Studies Show Cyclists Who Track Well-Being Get a Training Boost

Peter Glassford
by Peter Glassford
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Studies Show Cyclists Who Track Well-Being Get a Training Boost

Do you ever wonder if you should train on a day when you wake up tired, stressed and/or sore? For coaches and athletes, common questions perpetually include: Are you ready to train? How much should you train?

Endurance athletes excel when they are able to push through extreme discomfort, past the point most people would stop. Winners are typically those who ‘endure’ longer; they keep going past the point where most people would stop. While the ‘no-pain, no-gain’ mindset may be an asset when you need to finish a 100-mile race or attack on the final climb when your legs are burning, that same mindset of ignoring how you feel can actually work against your training and make it less effective.

With the proliferation of data in our GPS watches and power meters, you can be forgiven for thinking feelings and emotions just obscure the data these devices provide. The data can be a huge help in understanding how your training is going (e.g., Is your threshold power increasing?), but many of these ‘objective’ data sources are simply outputs. What happens if an athlete is very sore, unmotivated or experiencing life stress? Does the same training plan make sense? This is where noting your emotions and well-being comes into play.


A 2016 systematic review looked at how subjective measures, such as stress, fatigue, sleep quality, muscle soreness and mood reflected athlete well-being and changes in training load. The review found these ‘feelings’ helped indicate when training loads increased and also reflected a recovery in these feelings as training loads normalized. These measures of well-being can change before performance — and this early detection can help avoid illness, injury, poor results or overtraining.

These feelings of stress and fatigue can also be affected by non-training influences (e.g., work stress, sleep, other activity) so it makes sense to consider both. As the review says, “Athlete monitoring is not limited to either subjective or objective measures, instead, they can be used to complement each other.”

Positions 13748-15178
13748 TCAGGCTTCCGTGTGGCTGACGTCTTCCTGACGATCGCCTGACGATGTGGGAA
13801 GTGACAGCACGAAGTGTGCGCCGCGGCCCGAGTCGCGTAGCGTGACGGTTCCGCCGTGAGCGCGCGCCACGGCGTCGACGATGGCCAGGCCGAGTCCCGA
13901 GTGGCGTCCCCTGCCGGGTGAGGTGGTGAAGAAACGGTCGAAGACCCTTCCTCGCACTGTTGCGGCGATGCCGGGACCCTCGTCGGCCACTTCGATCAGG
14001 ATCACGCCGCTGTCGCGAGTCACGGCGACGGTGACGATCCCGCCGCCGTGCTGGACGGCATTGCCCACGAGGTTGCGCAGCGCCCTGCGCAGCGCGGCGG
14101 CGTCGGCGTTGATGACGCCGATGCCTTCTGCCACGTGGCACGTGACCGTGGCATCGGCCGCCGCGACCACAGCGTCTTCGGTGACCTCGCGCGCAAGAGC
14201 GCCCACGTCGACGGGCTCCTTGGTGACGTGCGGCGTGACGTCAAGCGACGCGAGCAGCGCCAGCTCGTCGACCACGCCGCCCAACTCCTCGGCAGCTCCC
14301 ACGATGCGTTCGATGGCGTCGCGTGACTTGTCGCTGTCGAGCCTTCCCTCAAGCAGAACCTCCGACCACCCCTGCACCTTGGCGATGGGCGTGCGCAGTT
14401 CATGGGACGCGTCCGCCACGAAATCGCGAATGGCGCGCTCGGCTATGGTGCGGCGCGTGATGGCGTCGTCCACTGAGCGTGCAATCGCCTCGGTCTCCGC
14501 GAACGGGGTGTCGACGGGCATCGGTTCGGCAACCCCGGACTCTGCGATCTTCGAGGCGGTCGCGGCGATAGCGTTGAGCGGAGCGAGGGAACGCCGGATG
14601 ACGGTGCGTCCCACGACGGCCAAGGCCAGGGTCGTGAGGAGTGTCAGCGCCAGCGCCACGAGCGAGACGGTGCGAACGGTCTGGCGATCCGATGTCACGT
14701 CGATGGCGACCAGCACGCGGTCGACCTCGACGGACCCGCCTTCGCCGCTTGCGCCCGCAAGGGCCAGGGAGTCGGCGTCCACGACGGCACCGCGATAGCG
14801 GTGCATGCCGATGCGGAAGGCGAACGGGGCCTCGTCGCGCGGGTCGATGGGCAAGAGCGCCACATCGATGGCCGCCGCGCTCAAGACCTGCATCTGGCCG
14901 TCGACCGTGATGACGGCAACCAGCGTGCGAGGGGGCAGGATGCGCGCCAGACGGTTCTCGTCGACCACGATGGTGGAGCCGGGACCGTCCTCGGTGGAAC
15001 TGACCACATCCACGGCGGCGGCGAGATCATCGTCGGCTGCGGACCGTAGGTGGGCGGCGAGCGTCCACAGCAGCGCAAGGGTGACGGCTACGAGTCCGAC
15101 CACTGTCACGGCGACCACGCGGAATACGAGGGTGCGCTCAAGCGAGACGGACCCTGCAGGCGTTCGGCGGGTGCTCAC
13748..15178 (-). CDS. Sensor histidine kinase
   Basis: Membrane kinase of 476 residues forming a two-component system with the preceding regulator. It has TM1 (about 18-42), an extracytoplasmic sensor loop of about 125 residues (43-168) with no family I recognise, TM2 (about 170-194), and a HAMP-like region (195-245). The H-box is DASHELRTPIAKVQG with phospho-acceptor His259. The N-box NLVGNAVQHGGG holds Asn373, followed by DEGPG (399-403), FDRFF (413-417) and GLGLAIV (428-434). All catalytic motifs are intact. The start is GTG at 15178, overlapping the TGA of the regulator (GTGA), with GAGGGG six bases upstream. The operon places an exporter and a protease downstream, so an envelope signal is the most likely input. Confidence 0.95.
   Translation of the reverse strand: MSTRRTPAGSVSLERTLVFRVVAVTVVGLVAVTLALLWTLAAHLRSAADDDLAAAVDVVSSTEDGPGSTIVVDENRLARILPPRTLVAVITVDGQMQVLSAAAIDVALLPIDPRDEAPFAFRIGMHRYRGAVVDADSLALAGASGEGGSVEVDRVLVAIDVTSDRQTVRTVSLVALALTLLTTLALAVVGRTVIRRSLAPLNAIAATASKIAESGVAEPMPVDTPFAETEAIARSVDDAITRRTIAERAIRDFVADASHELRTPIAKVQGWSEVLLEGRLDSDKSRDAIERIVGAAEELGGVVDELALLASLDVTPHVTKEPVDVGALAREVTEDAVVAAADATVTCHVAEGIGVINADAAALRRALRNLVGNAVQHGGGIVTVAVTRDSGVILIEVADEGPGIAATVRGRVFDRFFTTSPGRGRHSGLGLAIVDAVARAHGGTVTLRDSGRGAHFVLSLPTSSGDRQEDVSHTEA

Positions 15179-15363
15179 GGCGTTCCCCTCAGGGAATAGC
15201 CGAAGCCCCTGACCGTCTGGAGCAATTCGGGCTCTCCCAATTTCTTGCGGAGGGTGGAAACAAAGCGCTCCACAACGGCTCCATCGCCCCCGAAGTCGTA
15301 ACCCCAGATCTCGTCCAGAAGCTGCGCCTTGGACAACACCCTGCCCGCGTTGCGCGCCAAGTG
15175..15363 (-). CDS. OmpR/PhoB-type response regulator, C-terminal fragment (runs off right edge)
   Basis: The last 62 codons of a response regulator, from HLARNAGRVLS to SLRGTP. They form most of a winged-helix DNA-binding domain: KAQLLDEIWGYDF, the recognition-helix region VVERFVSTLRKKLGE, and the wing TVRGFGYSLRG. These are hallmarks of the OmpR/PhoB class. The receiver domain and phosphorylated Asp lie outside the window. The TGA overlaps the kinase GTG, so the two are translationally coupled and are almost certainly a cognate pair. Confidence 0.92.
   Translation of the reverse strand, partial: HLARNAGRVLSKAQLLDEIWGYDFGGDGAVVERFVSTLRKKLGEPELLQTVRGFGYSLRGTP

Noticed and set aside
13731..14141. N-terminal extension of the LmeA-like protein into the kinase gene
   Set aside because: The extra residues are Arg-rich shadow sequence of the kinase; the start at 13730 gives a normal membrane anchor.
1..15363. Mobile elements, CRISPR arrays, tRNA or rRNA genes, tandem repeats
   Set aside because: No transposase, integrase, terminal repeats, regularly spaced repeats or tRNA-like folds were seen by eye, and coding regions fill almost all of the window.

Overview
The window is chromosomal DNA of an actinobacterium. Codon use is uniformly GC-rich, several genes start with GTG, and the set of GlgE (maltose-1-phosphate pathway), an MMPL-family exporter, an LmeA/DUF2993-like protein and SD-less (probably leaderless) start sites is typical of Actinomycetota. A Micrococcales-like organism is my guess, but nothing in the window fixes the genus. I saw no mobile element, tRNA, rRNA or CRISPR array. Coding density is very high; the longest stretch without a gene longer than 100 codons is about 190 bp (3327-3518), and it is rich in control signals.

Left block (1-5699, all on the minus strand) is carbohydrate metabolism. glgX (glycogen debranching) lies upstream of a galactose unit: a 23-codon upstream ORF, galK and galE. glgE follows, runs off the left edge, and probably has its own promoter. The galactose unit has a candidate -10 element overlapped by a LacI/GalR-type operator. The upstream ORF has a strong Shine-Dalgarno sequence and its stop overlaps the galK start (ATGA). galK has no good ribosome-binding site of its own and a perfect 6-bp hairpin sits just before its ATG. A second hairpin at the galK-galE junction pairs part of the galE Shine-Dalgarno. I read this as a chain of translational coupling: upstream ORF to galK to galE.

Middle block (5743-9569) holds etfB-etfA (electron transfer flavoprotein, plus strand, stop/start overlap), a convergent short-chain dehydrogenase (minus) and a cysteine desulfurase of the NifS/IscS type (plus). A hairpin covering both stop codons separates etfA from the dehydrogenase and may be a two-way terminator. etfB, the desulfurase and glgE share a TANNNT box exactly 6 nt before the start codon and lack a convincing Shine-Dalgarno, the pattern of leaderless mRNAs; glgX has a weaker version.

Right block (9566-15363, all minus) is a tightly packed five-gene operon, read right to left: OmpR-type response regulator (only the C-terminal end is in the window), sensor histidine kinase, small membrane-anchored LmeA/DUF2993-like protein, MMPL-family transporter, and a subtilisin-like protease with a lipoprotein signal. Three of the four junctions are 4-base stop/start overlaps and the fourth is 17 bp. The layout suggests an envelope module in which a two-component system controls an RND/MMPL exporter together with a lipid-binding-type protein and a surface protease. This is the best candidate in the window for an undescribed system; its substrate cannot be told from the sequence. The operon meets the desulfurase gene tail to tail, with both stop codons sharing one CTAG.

The problem with only training by the numbers is we don’t know how the athlete who produced that power data is doing. Have they been sleeping? Are they stressed? Are they enjoying training? These are all examples of subjective measures (or feelings) that can help add context to the objective data our gadgets give us and triangulate the different measures (objective and subjective) to make a good training decision.


To ease into tracking your training readiness, you can simply reflect daily in a journal or training log. The review paper suggests stress, fatigue, recovery, general well-being and feelings of ‘being in shape’ are good measures to use. I have athletes rate each as above average, normal or below average, and if I see more than one slipping, or several days in a row without normal feelings, it is worth reflecting on whether the athlete needs more recovery.

Another factor to assess is heart rate variability, which adds a more objective way for you to see how you are reacting to training and to life. Having this triangulation of data points makes decision making much more obvious.

Often you will see training readiness expressed as green, yellow or red lights:

Green Light: Train as Planned
If your workout went well the day prior, if you are motivated, feeling fit, not feeling stressed and your training numbers have been going well, there are no indications to not train as planned (or even a little harder).

Yellow Light: Proceed with Caution
Even if you are a bit tired or sore, a single ‘flag’ might not change your training plan for the day. These days are often expected after a hard training session, so your plan may have a light or recovery day already. If you have some unexpected low ratings you might take note and observe how you feel in the workout and the next day.

Red Light: Reduce Load or Rest
If you expect to feel recovered and ready to train hard, but you find your previous day’s training didn’t go well or any of your subjective measures are abnormal, then it might be a sign you need an extra rest day. These could happen after your hardest training days but shouldn’t occur very often to avoid needing extended periods of recovery or causing other workouts to suffer. Spin easy, go for a walk, and resume your training plan the next day.


Relying solely on training data or following a training plan regardless of how you feel is not the best way to train. Reflecting on your feelings, or ‘readiness to train,’ does not mean you never train hard, but rather you choose the days to push based on the feedback your physiology and psychology provides you. While objective training data should also be used to guide training decisions and targets, we can also use the simple, affordable and science-backed feedback our feelings give us about how we are coping with training and life.

About the Author

Peter Glassford
Peter Glassford

Peter is a cycling coach and registered kinesiologist from Ontario, Canada. He travels frequently to work with athletes at races, camps and clinics. He also races mountain bikes for Trek Canada and pursues adventure in all types of movement. Follow @peterglassford on Twitter, or check out his online and in-person coaching at


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